Our Mission The mission of Cambridge Christian School is to glorify God in all that we do; to demonstrate excellence at every level of academic, athletic and artistic involvement; to develop strength of character; and to serve the local and global community.

Visit our website to discover more.

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CSLC (Christian Student Leadership Council) is a Lower School fifth and sixth grade student leadership group led by Lower School Principal, Mr. Jonathan Valdez and Assistant Principal, Mrs. Tracy Moss. Our group verse is 1 Timothy 4:12, “Don’t let anyone look down on you because you are young, but set an example for the believers in speech, in life, in faith and in purity.” The purposeof this organization is tohelp develop elementary students into future leaders. We feel the best way to learn how to lead is through serving (2 Corinthians 4). These students are given opportunities to serve their fellow students as well as the local and global community. Service projects for the year include serving at weekly Lower School Chapels, raising and lowering the outside flags, coordinating the shoebox drive for New Missions in Haiti, helping stock the food pantry at Oak Grove Elementary School, promoting and organizing the Carnation SaleDay in February, serving grandparents at Grandparents Day, and helping fill the urgent food needs at Hope Children’s Home. These students are getting the opportunity to be the hands and feet of Jesus by interacting directly with the children and organizations they are serving and personally delivering food items and spending time with children in need.

For our light and momentary troubles are achieving for us an eternal glory that far out weighs them all.

Leading in Middle School – THE HOUSE COUNCIL

Middle school’s House Council serves as the leadership group for the seventh and eighth grade students. Comprised of eighth-grade students, this group assists in planning all middle school activities, such as Homecoming week, semester parties, 6th grade move up, and others. Students do not run for a position on House Council, so this is not a popularity contest. The council is selected by the middle school faculty. While the teachers do care about the classroom diligence and effort of the candidates, grades are not a deciding factor in selecting students for the council. Character, kindness, willingness to serve, and leadership potential are the traits evaluated.

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Developing Leaders at CCS Spring 2020 - Connections | 5

Developing Leaders for Tomorrow

Faculty Leadership

Congratulations to one of our very gifted faculty members. Kimberly Phinney, Head of our English Department, is the winner of the University of Chicago’s OUTSTANDING EDUCATOR AWARD! Mrs. Phinney was nominated by alumna Hannah Brody ‘19. Mrs. Phinney consistently challenges our students intellectually, helps develop their critical thinking skills, gain new perspectives, and apply their new insight in productive ways. We are so proud of our amazing faculty and how they pour into our students each and every day.

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Leading in Upper School - STUDENT PROGRAMS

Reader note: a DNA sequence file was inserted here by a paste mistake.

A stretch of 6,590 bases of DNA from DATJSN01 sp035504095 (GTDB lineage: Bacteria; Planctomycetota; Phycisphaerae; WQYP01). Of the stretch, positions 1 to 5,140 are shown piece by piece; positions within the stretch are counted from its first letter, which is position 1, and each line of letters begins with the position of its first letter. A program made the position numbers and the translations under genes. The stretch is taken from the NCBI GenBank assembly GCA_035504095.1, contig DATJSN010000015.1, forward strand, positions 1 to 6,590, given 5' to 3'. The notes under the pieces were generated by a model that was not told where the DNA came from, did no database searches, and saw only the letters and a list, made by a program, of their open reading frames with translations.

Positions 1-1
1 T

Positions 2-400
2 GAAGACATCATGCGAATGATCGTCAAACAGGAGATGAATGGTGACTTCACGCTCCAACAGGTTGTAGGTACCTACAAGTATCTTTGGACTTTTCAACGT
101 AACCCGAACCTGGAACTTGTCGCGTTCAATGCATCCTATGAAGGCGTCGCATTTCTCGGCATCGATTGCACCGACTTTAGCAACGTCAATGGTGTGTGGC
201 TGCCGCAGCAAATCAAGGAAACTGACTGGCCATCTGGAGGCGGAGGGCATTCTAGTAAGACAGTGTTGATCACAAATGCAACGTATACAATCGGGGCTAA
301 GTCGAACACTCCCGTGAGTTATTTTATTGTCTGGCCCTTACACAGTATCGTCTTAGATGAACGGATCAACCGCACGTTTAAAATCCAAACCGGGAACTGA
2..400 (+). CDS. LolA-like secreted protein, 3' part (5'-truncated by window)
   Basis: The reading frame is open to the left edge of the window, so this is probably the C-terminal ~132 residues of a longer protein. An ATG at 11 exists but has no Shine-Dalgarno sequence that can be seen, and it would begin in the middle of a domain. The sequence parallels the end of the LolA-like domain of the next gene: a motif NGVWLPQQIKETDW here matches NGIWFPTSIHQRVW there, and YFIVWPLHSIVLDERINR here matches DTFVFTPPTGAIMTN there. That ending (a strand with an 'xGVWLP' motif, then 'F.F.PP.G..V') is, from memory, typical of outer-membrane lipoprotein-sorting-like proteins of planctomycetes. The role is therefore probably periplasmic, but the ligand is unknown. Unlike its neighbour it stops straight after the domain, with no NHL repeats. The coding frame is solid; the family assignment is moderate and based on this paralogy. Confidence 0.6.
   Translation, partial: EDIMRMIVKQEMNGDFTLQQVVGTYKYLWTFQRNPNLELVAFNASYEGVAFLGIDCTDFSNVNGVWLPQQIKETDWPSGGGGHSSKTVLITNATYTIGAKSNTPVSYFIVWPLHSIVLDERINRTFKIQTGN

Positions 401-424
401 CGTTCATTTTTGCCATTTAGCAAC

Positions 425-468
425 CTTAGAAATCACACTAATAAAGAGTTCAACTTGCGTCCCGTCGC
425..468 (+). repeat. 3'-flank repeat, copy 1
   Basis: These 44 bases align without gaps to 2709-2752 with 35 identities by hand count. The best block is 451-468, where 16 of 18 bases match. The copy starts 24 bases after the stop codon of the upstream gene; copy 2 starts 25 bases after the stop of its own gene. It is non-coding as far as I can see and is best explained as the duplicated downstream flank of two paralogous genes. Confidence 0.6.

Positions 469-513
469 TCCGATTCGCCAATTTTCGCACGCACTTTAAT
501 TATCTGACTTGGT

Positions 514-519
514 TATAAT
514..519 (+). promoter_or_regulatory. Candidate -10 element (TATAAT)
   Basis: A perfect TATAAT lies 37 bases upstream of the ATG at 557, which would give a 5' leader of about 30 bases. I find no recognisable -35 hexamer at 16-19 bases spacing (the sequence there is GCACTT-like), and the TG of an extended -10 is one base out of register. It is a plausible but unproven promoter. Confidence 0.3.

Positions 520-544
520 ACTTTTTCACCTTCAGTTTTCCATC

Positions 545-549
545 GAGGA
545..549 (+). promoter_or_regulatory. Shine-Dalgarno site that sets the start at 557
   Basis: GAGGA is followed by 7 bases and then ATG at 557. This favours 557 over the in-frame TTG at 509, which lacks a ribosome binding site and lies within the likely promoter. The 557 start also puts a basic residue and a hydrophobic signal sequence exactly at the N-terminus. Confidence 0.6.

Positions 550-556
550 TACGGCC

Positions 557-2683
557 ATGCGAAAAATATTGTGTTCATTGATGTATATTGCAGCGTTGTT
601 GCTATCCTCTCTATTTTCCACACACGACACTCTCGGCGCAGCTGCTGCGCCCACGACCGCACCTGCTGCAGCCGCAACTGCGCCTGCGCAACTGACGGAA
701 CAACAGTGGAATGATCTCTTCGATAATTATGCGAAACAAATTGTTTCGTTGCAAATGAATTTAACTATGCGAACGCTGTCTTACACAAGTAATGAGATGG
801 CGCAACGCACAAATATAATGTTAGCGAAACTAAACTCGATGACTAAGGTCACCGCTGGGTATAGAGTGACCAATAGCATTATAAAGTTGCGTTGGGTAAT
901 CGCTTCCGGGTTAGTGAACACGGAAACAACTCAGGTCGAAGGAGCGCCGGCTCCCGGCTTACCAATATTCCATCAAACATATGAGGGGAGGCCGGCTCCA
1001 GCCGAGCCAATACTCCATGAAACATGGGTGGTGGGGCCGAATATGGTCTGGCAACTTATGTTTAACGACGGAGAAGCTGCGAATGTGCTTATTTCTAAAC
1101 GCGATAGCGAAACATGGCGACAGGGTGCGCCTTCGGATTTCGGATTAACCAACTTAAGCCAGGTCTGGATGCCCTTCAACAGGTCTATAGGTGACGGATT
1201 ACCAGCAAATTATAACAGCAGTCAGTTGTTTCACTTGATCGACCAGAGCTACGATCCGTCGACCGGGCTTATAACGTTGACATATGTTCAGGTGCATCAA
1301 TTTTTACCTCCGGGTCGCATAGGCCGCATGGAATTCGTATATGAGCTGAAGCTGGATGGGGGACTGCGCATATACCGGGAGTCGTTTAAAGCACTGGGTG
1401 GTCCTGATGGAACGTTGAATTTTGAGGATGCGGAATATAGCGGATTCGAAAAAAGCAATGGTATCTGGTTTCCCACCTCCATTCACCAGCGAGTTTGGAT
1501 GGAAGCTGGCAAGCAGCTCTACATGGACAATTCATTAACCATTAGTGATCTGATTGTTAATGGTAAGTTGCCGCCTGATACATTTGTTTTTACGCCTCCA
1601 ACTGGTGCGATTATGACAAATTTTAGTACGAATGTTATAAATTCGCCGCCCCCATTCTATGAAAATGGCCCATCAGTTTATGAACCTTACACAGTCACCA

Mrs. Gibson andMr. Campbell encourage students to leadwithin our high school program. They love when students like Gracie Lightbody approach them to share their vision for a new club or organization. Gracie is currently working with Mrs. Gibson to organize a new chapter of FCA for our middle and high school programs. Last year, a group of students approached Mr. Campbell about creating a club to celebrate diversity, and, as a result, the Cultural HeritageCommitteewas launched. The committeeproducedmaterials to educate and celebrate Hispanic Heritage, Black History, Women’s History, and Asian Culture. They also organized several successful events that the Upper School community enjoyed. This year, this committee has been absorbed by the High School Student Council leadership. Leadership continues to be cultivated among the student body through various organizations that seek to develop leadership skills and to serve locally, globally and right here on our campus. • SLi • SLi, Food Service Campus Connection • FLBL (Future Lancer Business Leaders) • Student Council • Professional Panels during advisory • GRACE Council SLi Now nearly 70 students strong, SLi is easily the largest leadership group on campus. Their main focus is threefold: • Train students in servant leadership. • Provide opportunities to apply training. •  Unpack all perspectives of current cultural controversial topics. SLI CAMPUS CONNECTION - FOOD SERVICE The SLi Campus Connection of Food Service is celebrating its third year at Cambridge. Since 2017, this campus connection has continued to evolve and gain momentum. It originated with the focus of raising funds through student-led organized lunches for the purpose of investing the profits into school projects that would enhance the US campus. After the first year, the group raised enough funds to make improvements in the boys’ bathroom, girls’ and boys’ locker rooms, and install water spigots into thewater fountains to fill water bottles. They have also generated enough funds to purchase a large water cooler to use during lunches and two outside fans which were installed on the junior and senior decks. Each of these projects wasmanaged by the Food Service Student Leadership. The students organize all aspects of each lunch as well as the projects they determine to support. This year they have set the goal of coordinatingmonthly lunches, and they are currently working on determining their campus enhancement projects. These student leaders are learning how to execute plans and services, as well as identify areas of need that are within their reach to impact. They are dedicated and very entrepreneurial in spirit. FLBL (FUTURE LANCER BUSINESS LEADERS) This newclub emerged out of creative conversations betweenMrs. Gibson and alumni Justin Salemy which stemmed from his participation in our US Spring 2020 - Connections | 7